WashPost Insinuates PBS Budget Was Cut Because ‘Sesame Street’ Mocked Trump

Following the release of President Donald Trump’s new federal budget last week, the liberal media was up in arms that Trump would dare to defund the Corporation for Public Broadcasting. On Sunday, a CNN anchor asked the MRC’s Dan Gainor if it was “conservative revenge.” But The Washington Post on Monday had an even more ridiculous explanation. “Trump wants to defund PBS. ‘Sesame Street’ brutally parodied him for decades,” read the headline to an arts and entertainment article by Avi Selk.

You should know a couple of things before we embark on a recap of “Sesame Street’s” surprisingly vicious takedowns of Donald Trump, which span three decades leading up to his political rise,” he hyped as he laid the groundwork for his conspiracy theory:

First: Trump is most often depicted as a grouch — unpleasant monsters who base their culture and economy around garbage. So when “Donald Grump” appears in a 2005 episode as a badly toupeed-muppet “whose name equals trash,” that’s not necessarily an insult.

The other thing is that Trump, as president of the United States, wants to end public television funding that created “Sesame Street” — more often known for lessons on counting and sharing than biting satire.

We know of nothing to suggest any link between these skits and Trump’s budget proposal,” he cautioned, but that didn’t stop Selk from trying to make those connections. He also touted that Sesame Street had survived many attempts to slash or defund its parent company. But Selk bizarrely acted as though it was a personal vendetta against the puppets, stating, “And because the show now airs on HBO, Trump’s plan is unlikely to destroy Sesame Street, as Grump tried so hard to do.

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The article highlighted the three episodes where “Ronald Grump” made an appearance. “He first appears in an episode in the late 1980s — a grouch in a tacky fedora, knocking on Oscar’s iconic trash can[sic] to offer a deal,” to build “Grump Tower,” Selk wrote. He then touted that “Sesame Street gets politically woke” when the show had Big Bird lead a protest against the construction of a new “Grump Tower” in 1994.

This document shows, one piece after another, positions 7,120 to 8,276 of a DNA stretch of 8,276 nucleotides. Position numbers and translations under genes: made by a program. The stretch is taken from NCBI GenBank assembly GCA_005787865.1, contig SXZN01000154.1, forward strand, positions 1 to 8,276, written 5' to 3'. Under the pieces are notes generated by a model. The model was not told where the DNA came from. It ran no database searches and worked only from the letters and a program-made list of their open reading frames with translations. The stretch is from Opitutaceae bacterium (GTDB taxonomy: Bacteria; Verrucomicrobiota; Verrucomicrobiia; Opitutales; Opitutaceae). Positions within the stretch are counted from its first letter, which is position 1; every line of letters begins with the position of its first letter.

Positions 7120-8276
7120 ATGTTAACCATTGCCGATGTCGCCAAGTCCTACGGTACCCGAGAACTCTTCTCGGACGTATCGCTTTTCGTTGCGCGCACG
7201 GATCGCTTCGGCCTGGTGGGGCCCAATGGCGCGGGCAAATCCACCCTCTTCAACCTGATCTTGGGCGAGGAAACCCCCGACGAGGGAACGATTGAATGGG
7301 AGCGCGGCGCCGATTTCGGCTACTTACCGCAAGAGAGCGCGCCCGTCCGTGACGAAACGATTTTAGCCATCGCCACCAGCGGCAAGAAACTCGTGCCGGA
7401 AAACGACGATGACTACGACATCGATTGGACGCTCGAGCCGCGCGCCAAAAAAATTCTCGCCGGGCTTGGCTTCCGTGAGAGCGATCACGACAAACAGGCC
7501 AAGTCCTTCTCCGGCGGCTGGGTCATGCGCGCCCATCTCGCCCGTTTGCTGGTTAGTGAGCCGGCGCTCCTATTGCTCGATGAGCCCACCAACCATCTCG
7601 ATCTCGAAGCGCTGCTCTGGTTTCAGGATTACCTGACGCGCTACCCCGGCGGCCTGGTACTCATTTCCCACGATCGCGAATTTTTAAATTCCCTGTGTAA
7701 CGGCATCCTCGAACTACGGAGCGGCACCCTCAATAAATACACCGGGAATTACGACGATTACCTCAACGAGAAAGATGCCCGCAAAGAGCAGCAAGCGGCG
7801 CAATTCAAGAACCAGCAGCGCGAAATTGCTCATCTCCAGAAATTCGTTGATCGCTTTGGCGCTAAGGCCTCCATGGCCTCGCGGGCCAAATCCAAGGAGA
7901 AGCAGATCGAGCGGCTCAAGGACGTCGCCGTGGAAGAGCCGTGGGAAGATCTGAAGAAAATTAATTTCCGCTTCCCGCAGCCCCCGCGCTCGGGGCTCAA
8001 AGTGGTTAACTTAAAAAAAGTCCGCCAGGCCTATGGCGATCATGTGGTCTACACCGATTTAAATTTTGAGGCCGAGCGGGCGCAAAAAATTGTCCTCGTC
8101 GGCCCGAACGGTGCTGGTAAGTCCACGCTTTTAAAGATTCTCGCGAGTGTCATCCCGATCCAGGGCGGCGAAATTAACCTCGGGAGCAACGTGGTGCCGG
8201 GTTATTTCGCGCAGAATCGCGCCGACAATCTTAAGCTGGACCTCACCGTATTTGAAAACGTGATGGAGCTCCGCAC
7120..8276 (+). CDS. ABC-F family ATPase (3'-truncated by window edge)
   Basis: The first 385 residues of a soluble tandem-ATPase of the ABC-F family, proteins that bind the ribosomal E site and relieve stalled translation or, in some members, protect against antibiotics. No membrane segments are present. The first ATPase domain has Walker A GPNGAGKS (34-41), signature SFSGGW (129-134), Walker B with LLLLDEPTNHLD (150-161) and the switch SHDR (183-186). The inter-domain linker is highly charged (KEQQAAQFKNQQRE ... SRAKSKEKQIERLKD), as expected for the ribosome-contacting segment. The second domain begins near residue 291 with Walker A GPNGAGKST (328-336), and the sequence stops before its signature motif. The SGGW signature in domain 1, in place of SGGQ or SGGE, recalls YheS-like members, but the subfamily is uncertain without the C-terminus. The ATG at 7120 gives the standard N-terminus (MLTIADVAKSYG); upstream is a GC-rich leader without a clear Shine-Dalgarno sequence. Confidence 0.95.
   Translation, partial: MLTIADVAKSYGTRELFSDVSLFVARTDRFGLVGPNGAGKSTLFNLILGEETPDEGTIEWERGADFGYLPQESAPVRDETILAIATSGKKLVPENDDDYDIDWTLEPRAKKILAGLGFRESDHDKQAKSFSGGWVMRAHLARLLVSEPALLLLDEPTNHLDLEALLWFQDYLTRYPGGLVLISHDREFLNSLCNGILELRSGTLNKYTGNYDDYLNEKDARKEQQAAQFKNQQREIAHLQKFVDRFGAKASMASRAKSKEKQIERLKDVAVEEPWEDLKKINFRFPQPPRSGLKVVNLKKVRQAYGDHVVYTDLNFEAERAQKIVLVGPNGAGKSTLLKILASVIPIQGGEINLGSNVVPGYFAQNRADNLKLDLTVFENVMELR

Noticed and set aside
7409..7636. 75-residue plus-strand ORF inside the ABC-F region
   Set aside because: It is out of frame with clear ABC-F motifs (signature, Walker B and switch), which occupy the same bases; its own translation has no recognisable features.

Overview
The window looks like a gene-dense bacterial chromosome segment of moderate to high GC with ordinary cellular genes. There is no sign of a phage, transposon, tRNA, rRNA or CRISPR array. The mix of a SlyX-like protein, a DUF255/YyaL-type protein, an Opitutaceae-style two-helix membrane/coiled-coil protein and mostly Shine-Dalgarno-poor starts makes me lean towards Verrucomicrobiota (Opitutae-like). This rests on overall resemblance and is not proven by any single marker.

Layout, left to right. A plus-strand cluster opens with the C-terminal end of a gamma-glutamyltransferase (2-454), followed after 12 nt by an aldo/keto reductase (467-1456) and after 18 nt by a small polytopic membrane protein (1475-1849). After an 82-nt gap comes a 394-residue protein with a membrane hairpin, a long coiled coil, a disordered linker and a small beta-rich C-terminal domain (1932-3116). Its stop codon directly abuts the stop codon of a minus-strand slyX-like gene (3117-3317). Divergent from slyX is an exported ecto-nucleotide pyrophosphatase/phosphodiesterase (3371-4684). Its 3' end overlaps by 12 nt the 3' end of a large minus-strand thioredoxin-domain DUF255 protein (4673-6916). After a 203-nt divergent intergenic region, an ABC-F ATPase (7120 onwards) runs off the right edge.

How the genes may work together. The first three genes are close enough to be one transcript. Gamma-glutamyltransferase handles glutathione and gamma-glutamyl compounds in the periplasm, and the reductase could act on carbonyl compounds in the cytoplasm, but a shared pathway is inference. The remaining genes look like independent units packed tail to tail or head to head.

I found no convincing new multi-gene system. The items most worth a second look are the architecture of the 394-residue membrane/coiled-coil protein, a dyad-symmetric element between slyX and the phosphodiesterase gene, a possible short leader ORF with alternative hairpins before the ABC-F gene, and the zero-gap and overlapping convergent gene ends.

Selk seemed to get great enjoyment from the show’s parody of Trump and reported that “In 2005, his likeness returned to Sesame Street as “Donald Grump”: a grouch again, but now in an orange wig — and famous among muppets for his reality show and spectacular wealth.” He also claimed that the episode depicts how “Grump pits the muppets against each other. And someone sort of gets deported.” A clear slight against President Trump. But the deportation he spoke of was Elmo losing a competition even though he “worked the hardest and won all the events. In a fit of cruelty, Grump cut him anyway.”

The article did not provide concrete evidence that the satire was the reason for the budget cut to the Corporation for Public Broadcasting. Selk admitted that it was never meant too. It’s clearly meant to draw attention to the shows’ past parodies and finds great humor in the parallels it creates. Selk seemed to be looking forward to more appearances of “Ronald Grump” since ended the piece noting that “’Sesame Street’s’ parent company has not yet responded to questions about Grump’s origins, and whether he might return during the Trump administration.”

Nicholas Fondacaro
Nicholas Fondacaro
Nicholas C. Fondacaro